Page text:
- Diameter – The lesion is wider than a pencil eraser (greater than 6 mm).
To detect other types of skin cancer, look for spontaneous ulcers and non-healing sores, bumps that crack or bleed, nodules with rolled or “donut-shaped” edges, or scaly areas.
Diagnosis and Treatment
Your podiatrist will investigate the possibility of skin cancer both through a clinical examination and with the use of a skin biopsy. A skin biopsy is a simple procedure in which a small sample of the skin lesion is obtained and sent to a specialized laboratory where a skin pathologist will examine the tissue in greater detail. If a lesion is determined to be cancerous, your podiatrist will recommend the best course of treatment for your condition.
Prevention of skin cancer on the feet and ankles is similar to any other body part. Limit sun exposure, and make sure to apply appropriate sunscreen when you are outdoors and your feet and ankles are exposed. If you have any questions or concerns regarding skin cancers on your feet please contact the Foot Health Team of Dr. Peter F. Gregory, D.P.M. 734-522-7676. We are here to help.
If running is part of your exercise regimen, then you need to understand the importance of a well-fitting running shoe. The right shoe will make the difference between prolonged injury or an enjoyable running experience. The problem lies on the fact that some runners are not informed - they just select the most popular shoes or brands. Not many realize that they are different foot types and shapes, and it's important that they select a shoe that accommodates their foot shape to prevent running injuries.
How do you determine your foot type? It's really quite simple. Get a piece of dark paper and then soak your feet and step on the paper. Look closely at the imprint. There are generally three types of feet.
- If your imprint covers most of the feet (not much arch at all) then you have flat feet. You are among the 60% of the population in America with flat feet.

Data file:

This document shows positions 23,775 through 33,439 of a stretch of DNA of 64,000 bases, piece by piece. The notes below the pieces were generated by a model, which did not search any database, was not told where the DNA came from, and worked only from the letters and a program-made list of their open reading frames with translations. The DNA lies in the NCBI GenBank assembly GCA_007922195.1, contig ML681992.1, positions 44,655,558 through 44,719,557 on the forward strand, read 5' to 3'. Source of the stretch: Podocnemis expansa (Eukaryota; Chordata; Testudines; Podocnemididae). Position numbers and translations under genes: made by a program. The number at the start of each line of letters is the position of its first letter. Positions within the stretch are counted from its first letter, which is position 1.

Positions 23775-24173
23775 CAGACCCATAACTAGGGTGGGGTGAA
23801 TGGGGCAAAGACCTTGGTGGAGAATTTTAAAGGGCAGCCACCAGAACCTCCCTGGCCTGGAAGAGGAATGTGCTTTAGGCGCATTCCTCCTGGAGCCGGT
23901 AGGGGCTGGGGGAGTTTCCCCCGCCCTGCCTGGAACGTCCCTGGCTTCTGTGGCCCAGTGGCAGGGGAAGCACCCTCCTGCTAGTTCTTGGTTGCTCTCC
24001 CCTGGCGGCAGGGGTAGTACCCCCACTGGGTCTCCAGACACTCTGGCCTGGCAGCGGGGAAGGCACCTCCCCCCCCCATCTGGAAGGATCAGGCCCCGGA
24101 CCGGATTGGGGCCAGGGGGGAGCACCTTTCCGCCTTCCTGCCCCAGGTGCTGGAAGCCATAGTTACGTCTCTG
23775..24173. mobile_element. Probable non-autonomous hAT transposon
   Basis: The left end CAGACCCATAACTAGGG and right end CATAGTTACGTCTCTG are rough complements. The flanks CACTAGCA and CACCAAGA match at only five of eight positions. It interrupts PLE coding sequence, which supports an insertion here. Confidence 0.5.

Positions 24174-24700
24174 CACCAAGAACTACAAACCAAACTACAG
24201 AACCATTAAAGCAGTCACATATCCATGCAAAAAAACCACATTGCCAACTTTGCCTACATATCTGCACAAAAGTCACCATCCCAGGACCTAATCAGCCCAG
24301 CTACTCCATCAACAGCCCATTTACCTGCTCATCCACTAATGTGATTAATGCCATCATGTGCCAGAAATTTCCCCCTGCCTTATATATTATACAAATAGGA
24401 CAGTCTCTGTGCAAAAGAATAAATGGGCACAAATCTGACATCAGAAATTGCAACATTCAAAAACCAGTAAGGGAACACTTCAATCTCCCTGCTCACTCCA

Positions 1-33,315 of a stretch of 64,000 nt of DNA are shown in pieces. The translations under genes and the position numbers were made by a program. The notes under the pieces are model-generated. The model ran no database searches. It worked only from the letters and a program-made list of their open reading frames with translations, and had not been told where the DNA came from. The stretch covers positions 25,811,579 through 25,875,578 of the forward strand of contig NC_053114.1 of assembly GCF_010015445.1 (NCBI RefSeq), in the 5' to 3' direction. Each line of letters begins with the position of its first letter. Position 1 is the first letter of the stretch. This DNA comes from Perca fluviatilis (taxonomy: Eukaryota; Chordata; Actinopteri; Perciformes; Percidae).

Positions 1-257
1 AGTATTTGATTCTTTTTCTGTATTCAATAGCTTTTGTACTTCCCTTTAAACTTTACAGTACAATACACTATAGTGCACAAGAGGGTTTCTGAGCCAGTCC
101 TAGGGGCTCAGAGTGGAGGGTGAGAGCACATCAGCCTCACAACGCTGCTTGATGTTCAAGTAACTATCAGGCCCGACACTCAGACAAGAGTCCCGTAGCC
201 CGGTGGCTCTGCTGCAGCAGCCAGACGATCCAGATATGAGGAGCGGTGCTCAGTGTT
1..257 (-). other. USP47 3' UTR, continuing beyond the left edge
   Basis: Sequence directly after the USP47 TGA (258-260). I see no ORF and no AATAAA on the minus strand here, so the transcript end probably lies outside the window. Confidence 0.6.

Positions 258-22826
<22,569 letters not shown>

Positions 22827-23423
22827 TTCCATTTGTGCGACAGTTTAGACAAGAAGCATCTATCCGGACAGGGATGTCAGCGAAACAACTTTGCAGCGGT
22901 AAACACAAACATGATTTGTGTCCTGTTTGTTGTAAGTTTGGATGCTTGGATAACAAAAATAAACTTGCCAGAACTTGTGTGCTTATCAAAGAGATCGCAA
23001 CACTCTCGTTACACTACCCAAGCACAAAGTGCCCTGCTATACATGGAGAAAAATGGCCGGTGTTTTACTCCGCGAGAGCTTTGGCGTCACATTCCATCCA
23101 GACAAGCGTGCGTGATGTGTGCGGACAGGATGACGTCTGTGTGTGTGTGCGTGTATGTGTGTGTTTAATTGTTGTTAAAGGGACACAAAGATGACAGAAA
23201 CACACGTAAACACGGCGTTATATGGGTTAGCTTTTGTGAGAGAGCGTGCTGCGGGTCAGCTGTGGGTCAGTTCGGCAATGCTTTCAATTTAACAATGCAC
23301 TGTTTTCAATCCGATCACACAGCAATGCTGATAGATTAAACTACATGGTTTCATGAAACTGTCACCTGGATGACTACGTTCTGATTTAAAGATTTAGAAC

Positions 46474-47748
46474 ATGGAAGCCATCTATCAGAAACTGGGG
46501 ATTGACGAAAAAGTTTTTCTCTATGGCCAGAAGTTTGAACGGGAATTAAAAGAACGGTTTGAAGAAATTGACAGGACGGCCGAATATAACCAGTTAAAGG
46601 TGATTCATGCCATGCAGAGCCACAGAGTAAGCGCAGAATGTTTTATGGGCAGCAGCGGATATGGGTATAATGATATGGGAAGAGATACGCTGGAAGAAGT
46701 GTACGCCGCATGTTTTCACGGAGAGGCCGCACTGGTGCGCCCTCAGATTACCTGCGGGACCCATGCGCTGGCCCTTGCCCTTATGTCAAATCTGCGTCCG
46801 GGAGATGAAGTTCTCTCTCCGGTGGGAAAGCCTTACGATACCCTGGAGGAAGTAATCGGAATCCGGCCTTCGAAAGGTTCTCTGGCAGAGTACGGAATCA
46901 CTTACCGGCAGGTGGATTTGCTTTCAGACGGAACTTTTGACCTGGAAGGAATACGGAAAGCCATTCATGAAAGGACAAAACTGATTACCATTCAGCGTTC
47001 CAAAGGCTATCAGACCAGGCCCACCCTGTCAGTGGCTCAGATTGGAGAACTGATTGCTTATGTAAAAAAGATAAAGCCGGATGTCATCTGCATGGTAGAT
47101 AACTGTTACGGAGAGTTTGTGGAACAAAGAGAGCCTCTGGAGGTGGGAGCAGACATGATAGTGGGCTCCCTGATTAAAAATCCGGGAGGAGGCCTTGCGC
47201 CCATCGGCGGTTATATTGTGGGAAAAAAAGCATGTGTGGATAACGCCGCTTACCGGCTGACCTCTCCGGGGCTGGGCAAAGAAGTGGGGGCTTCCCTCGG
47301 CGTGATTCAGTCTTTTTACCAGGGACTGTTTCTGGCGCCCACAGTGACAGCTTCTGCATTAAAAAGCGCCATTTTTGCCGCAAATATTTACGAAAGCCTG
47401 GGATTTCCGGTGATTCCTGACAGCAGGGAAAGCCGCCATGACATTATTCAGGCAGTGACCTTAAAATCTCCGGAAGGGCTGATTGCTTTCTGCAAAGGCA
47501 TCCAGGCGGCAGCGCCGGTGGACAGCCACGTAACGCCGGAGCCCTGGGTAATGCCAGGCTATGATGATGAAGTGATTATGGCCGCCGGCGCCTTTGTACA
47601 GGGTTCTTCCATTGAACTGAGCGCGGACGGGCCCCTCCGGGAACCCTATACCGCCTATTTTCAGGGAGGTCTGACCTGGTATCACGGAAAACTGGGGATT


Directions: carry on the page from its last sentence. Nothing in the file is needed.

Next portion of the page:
- If you show a wide arch and narrow line of your outer foot then you have high arches. You are among the 30% of the population.
- If your imprint has a medium arch then congratulation....you are among the few with the ideal foot shape.
Regardless of what foot type you have, there are running shoes that are right for you. With all the pressure one gets from TV ads or what is "popular to wear now", you really need to put the health aspect first. Most likely you will be able to find a show that is right for your foot type and still have style.
To determine the shoe to buy, here are some guidelines:
- For the flat-footed person, you will want to buy a shoe that is rigid and stable. This will prevent your ankles from bending inward or outward and it will protect you.
- If you have high arches, you will want to look for a very cushioned shoe. High arched feet don't absorb shock very well so you'll want that cushion to help with that.
- For the medium arch or ideal foot, you want the combination of both stability AND cushioning for your feet.
When you try on a shoe it should be snug, but not tight, and there should be approximately a 1/2-inch between your longest toe and the front of your running shoe. Shoe Shopping Tip: Shop for your shoes late in the afternoon when your feet are a little more spread. If it is not comfortable when you are in the store, imagine what it will be like when you are out on a run... so make sure you test them well while you're there.
In summary, those shoes you bought that were such a bargain may be cause for concern in the future, so pick wisely and may your running experience be smooth and wonderful. Your feet will be most grateful! And remember... if you are experiencing ANY type of foot or ankle discomfort visit the foot health team of Dr. Peter F. Gregory, D.P.M. ASAP! Call 734-522-7676 for a convenient appointment.